With a nameplate that spans six decades and has adorned rugged SUVs capable of going anywhere, the Toyota Land Cruiser is a legendary people carrier. After a three-year hiatus, Toyota has brought the Land Cruiser back and the new SUV marks a return to the vehicle being a small, boxy, no-nonsense off-roader. This time around, though, the Land Cruiser is only available with a hybrid engine. That could change in the near future, as reports claim that Toyota is thinking about an all-electric version of the Land Cruiser.
Every car is shifting toward being greener and more efficient. That much is apparent with the 2024 Land Cruiser, which will be available with a turbocharged 2.4 four-cylinder engine that’s paired with two electric motors. The hybrid powertrain marks the first time in the Land Cruiser’s history that it’s been equipped with an electrified engine and is a clear sign that even iconic off-roaders can’t escape the industry’s push toward more efficient vehicles. While seeing the Land Cruiser arrive as a hybrid for 2024 may have surprised some Toyota fans, but a hybrid sounds like it could be the first step in the Land Cruiser’s electrified future.
Speaking with Automotive News, Keita Moritsu, the Land Cruiser’s chief engineer, stated that the hybrid powertrain in the new Land Cruiser won’t be enough to keep the SUV around to 2030. As the outlet reports, Toyota is already looking into more electrified powertrains for the Land Cruiser, which include plug-in hybrid, fuel cell, and all-electric options. Toyota hasn’t chosen what powertrain will come next, but it’s already beginning to think about the future.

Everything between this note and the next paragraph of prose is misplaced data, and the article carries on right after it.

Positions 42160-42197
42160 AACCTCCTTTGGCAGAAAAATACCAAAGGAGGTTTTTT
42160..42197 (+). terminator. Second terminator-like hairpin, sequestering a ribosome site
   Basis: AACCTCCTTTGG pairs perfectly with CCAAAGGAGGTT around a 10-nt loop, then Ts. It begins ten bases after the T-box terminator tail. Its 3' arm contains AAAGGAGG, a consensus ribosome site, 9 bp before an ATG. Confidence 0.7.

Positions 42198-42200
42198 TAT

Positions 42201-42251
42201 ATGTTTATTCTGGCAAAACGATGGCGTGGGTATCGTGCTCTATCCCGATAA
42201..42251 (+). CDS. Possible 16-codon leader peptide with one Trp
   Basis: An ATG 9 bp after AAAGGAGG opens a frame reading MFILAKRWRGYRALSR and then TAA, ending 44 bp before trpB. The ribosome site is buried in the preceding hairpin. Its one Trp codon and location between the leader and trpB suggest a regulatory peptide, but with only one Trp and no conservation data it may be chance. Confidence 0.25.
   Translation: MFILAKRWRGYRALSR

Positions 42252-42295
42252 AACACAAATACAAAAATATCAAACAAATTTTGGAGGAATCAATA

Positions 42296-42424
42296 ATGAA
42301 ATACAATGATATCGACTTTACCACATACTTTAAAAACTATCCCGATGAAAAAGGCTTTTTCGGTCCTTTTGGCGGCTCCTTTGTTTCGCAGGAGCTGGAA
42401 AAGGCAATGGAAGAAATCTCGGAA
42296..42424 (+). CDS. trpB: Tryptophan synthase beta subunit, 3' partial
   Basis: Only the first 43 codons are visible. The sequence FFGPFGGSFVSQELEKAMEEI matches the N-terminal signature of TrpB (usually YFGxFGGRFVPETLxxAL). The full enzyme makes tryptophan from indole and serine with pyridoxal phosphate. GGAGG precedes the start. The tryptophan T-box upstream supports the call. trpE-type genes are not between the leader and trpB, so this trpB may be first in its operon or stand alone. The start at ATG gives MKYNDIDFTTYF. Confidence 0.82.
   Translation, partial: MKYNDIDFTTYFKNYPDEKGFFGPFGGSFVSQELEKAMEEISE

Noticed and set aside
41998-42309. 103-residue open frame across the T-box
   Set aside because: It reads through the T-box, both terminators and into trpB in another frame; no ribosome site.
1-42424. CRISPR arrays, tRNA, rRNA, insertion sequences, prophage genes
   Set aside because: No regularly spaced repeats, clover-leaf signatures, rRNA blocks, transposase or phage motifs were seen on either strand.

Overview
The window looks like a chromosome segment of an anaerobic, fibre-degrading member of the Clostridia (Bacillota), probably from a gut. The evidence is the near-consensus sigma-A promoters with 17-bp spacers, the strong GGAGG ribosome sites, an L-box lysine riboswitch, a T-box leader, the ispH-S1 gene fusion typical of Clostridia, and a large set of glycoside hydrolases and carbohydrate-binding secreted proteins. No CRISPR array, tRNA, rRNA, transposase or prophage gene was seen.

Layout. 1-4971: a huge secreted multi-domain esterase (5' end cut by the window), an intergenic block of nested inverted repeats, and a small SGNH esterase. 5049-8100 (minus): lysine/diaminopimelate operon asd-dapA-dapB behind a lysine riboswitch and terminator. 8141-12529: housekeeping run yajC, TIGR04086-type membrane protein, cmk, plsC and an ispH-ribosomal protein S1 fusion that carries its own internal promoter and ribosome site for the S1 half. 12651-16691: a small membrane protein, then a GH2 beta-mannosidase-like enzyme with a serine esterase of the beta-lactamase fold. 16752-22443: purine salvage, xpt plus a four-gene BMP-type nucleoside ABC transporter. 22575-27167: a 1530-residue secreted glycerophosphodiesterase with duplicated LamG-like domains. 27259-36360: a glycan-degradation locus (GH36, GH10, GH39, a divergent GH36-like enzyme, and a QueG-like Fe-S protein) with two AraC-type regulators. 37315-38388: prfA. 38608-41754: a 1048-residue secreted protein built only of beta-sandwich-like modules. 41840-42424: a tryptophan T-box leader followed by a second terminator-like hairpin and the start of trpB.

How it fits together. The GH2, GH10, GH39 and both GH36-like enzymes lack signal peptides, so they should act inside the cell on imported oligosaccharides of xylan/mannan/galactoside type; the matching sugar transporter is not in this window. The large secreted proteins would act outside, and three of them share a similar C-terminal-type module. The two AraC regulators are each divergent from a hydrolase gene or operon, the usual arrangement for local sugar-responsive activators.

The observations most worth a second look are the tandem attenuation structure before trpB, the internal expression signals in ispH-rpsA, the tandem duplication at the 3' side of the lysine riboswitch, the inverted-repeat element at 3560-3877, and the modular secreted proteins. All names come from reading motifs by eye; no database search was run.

Each type of powertrain has its own ups and downs, though Moritsu was quick to point out some of the more prevalent issues with electric vehicles. An all-electric powertrain, at least for the Land Cruiser, brings a lot of problems. Moritsu points toward the EV’s possible low-range towing in hot or frigid climates, places where Land Cruisers are known to exist. While Toyota recently announced that it’s working on solid-state batteries, Moritsu claims that the technology still has a lot of development left.
“Each has difficult points and merit points, said Moritsu when talking about the different types of available electrified powertrains. “So we need to think about how to approach under the multi-pathway.”
We don’t expect to see a different electrified powertrain for the Land Cruiser anytime soon, as the automaker’s current TNGA-F platform, which is used on its body-on-frame vehicles, will have to be updated to accommodate for newer electrified powertrains. The new Land Cruiser shares its platform with the Tacoma, Tundra, and Sequoia. It’s also in the Lexus LX and all-new GX. As Moritsu put it, “we will try to adjust the platform to accommodate” when referring to more electrified motors.
One thing that makes Toyota’s decision on what kind of electrified powertrain will power the Land Cruiser in the future so tricky is the SUV’s wide range of appeal. The Land Cruiser is used for safaris in Africa, off-roading through the Arabian Desert, as a work vehicle in the Australian Outback, and as a people carrier for families in the U.S. The SUV, above all else, needs to be rugged and reliable. An all-electric, fuel cell, or plug-in hybrid powertrain would have to work in all conditions, climates, terrain, and regions. That seems like a difficult task, but it’s something Jeep is looking to do with the Wrangler and Mercedes-Benz is exploring with the G-Class.
Pictured: 2024 Toyota Land Cruiser
Source: Automotive News (Subscription Required)
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